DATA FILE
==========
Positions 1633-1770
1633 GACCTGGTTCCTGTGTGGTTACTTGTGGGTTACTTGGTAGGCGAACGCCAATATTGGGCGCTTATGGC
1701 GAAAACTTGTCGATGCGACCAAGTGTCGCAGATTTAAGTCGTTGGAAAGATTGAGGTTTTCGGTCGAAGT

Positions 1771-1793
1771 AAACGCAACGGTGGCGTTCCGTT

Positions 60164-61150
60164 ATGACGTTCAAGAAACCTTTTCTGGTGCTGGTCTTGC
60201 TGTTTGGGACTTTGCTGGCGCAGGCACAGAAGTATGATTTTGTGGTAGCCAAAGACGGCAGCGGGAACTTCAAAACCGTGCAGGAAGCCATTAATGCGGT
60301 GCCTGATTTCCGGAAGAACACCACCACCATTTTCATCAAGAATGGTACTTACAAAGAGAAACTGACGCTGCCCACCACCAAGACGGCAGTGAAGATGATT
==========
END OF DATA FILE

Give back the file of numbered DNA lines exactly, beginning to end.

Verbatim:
Positions 1633-1770
1633 GACCTGGTTCCTGTGTGGTTACTTGTGGGTTACTTGGTAGGCGAACGCCAATATTGGGCGCTTATGGC
1701 GAAAACTTGTCGATGCGACCAAGTGTCGCAGATTTAAGTCGTTGGAAAGATTGAGGTTTTCGGTCGAAGT

Positions 1771-1793
1771 AAACGCAACGGTGGCGTTCCGTT

Positions 60164-61150
60164 ATGACGTTCAAGAAACCTTTTCTGGTGCTGGTCTTGC
60201 TGTTTGGGACTTTGCTGGCGCAGGCACAGAAGTATGATTTTGTGGTAGCCAAAGACGGCAGCGGGAACTTCAAAACCGTGCAGGAAGCCATTAATGCGGT
60301 GCCTGATTTCCGGAAGAACACCACCACCATTTTCATCAAGAATGGTACTTACAAAGAGAAACTGACGCTGCCCACCACCAAGACGGCAGTGAAGATGATT